Blood on the Dining-Room Floor by Gertrude Stein

If Swallows and Amazons is a great book to be reading while the brain is a bit confuzzled, then Blood on the Dining-Room Floor (1948) probably isn’t.  But it came to mind the other day when Dorothy Richardson was mentioned – simply because I’d mixed up who wrote it – but by then I’d pulled it off the shelf, and the fab Picasso cover, combined with the book’s brevity, meant I thought I’d give it a whirl.

Every great writer has, I imagine, been called a fraud – and many frauds have been called great writers.  Which is Gertrude Stein?  I haven’t read anything else by her, and the introduction to this edition more or less says that Blood on the Dining-Room Floor wasn’t a success, but I spent the whole time thinking ‘Emperor’s New Clothes’.  But then I thought… there are plenty of people who say that about Virginia Woolf’s fiction, which I think is sublimely brilliant – so it’s just as likely that this novella is brilliant and I simply don’t get it.  Here’s a sample sentence:

A little come they which they can they will they can be married to a man, a young enough man an old man and a young enough man.
Well, sure, Gertrude, why not?  Not all the novella is that obfuscatory, but it’s also far from unique in the narrative.  In theory, I’m not anti experimental writing – but as I get further and further from my undergraduate days, my tolerance for unconventional grammar and deliberately cloaked meaning gets lower and lower.

And what’s it about?  Well, the writer of the blurb optimistically calls Blood on the Dining-Room Floor a detective novel, but since it’s more or less impossible to work out who any of the characters are, up to and including the person whose blood is on the dining-room floor (a more prominent death in the book is the maybe-sleepwalker who fell out a window), then it can only be called a detective novel in the loosest sense conceivable.

An interesting experiment to read, and it’s always possible that my cold-ridden delirium played its part, but… I can’t call myself a Stein fan as of yet.  Anybody read this, or any of Stein’s more famous work?  Could I be yet persuaded?

7 thoughts on “Blood on the Dining-Room Floor by Gertrude Stein

  • April 4, 2014 at 6:24 pm
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    I *have* read this (review here: http://kaggsysbookishramblings.wordpress.com/2013/09/05/all-viragoall-august-blood-on-the-dining-room-floor-by-gertrude-stein/). Stein is not an easy read – if you want something more straightforward try "The Autobiography of Alice B. Toklas". There's deconstruction and complete meaninglessness and I still haven't quite worked out where Stein falls. Because despite the seemingly obscure sentences I did get a little something out of this book. And you'll be reading along when suddenly it clicks in and bits make sense. I think the jury's still out here!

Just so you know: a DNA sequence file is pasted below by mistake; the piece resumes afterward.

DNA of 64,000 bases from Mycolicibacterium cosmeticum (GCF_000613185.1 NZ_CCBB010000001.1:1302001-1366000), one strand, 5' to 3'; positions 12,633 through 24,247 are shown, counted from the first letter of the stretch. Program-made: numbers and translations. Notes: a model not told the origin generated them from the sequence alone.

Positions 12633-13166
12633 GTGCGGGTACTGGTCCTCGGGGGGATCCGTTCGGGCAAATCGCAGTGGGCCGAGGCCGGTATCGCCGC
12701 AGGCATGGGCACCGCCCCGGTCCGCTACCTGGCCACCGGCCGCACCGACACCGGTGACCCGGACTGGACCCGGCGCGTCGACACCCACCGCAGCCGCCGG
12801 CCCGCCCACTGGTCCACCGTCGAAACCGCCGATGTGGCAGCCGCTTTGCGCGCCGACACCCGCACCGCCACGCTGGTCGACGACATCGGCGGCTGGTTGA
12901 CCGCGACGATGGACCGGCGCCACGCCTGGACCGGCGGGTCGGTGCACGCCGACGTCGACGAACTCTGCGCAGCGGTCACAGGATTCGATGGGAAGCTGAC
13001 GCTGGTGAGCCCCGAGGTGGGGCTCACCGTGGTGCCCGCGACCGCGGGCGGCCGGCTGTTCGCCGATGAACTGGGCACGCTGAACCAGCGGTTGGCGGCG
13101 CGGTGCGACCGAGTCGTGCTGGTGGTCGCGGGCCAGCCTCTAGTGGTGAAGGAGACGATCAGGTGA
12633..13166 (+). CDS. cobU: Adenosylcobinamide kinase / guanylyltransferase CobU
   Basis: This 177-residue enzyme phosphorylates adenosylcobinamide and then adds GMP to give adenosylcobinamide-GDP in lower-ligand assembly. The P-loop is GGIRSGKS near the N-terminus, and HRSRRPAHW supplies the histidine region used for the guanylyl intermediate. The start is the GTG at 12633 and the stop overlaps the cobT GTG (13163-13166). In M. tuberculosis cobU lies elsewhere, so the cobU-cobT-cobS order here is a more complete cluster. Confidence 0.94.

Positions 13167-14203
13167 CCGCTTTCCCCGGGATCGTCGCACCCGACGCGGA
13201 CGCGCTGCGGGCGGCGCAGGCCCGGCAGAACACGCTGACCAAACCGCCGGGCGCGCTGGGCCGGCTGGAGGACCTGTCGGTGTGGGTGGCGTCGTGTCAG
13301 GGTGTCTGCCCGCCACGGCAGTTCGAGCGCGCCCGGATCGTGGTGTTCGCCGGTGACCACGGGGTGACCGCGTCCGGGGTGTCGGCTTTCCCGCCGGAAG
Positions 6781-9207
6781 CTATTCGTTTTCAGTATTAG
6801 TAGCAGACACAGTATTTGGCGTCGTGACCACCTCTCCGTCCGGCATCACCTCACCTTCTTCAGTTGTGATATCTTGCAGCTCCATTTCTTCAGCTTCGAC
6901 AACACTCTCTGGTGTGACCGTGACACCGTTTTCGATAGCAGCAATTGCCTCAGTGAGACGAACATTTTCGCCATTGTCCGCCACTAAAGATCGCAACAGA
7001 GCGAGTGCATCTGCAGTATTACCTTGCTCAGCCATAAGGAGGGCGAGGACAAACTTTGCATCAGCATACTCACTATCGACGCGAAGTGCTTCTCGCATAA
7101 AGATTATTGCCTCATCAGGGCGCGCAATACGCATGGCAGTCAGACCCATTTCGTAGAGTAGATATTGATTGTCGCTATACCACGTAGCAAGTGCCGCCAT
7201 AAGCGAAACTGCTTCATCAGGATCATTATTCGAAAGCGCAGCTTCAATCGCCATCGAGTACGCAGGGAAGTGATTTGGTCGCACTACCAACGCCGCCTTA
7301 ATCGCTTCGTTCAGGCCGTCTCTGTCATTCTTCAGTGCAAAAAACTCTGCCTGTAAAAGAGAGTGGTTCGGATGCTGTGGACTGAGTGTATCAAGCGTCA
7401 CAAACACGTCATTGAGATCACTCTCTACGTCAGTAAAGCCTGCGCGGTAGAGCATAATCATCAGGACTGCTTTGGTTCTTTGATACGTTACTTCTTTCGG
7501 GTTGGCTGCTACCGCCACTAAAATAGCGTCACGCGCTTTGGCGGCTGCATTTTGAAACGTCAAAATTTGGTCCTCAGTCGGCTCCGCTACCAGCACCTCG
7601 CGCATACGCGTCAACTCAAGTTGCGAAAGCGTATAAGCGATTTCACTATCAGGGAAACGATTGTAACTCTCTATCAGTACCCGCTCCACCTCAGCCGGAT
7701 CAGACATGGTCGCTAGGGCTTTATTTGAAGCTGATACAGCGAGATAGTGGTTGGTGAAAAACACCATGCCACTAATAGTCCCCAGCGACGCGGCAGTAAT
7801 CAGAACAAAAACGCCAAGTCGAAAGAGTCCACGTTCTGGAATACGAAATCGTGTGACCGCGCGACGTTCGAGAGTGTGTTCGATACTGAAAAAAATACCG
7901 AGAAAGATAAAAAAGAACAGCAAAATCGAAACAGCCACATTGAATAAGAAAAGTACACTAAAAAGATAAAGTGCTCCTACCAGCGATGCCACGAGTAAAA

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  • April 4, 2014 at 6:31 pm
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    Hello Simon! I hope your cold is better. I am impressed that you're still blogging while under the weather…

    I read 'Blood on the Dining Room Floor' about 100 years ago when I was young and keen and I loved it. But I loved anything experimental with a love that was entirely uncritical. I wonder what I would make of it now? For my second Stein has come rather a cropper. I was reading 'Three Lives' and the prose is much, much more readable than that, but for some reason – perhaps it's because my copy is actually stinky – I put it down and never picked it up again and I don't feel like starting from the beginning again. I mean it was good and I appreciated what she was doing but I just lost enthusiasm. But it was during a bad reading time anyway…

    So I am thinking of having a stab at Alice B. Toklas, that's the one most people have read, isn't it? And maybe you could read 'Three Lives' for me, heh heh!

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  • April 4, 2014 at 6:52 pm
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    My first thought when reading the sample sentence was, "life is too short!" :)

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  • April 4, 2014 at 9:18 pm
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    I'm with Susan on this one, I'm afraid. Prose like that just makes me weary. I admire Gertrude Stein enormously as a patron of the arts and dynamic kicker-of-butts of other literary geniuses (and a lot of that has to do with the way she is portrayed in "Midnight in Paris") but I just can't seem to summon up any interest in her as a writer. Interesting to read about her on your blog, however – and so kind of you to do all the hard work for us :)

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  • April 5, 2014 at 9:00 am
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    I don't think Gertrude Stein is for me either, at least not for the moment.

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